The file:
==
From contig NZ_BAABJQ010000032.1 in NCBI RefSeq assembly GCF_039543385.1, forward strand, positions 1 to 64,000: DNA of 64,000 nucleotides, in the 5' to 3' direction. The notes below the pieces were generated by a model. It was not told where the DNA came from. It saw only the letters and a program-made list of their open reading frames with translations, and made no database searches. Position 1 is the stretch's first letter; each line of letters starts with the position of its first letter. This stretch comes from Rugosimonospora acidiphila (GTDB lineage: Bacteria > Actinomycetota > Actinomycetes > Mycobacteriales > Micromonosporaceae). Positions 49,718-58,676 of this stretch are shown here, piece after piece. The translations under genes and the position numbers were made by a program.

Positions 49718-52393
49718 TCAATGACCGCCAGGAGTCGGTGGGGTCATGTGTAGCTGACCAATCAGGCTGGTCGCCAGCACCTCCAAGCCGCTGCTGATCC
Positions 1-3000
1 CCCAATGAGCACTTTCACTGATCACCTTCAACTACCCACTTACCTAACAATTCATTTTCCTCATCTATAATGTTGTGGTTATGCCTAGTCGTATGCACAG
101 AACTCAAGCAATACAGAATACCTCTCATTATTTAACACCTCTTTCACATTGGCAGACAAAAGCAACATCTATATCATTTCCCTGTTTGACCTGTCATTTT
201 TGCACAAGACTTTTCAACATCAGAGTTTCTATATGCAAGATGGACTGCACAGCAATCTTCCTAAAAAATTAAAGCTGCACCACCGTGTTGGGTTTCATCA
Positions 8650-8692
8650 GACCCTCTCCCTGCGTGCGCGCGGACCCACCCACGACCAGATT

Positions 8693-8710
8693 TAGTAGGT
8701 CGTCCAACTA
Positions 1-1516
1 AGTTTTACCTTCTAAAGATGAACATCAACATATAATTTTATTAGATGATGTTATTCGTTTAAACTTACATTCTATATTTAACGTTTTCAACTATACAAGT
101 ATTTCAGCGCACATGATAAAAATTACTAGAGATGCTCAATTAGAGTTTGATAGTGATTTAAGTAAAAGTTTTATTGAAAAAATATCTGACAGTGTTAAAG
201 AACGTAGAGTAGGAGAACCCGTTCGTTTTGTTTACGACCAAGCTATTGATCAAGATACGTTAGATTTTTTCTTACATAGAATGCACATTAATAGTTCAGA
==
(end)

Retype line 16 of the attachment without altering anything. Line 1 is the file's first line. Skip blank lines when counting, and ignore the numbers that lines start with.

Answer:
201 AACGTAGAGTAGGAGAACCCGTTCGTTTTGTTTACGACCAAGCTATTGATCAAGATACGTTAGATTTTTTCTTACATAGAATGCACATTAATAGTTCAGA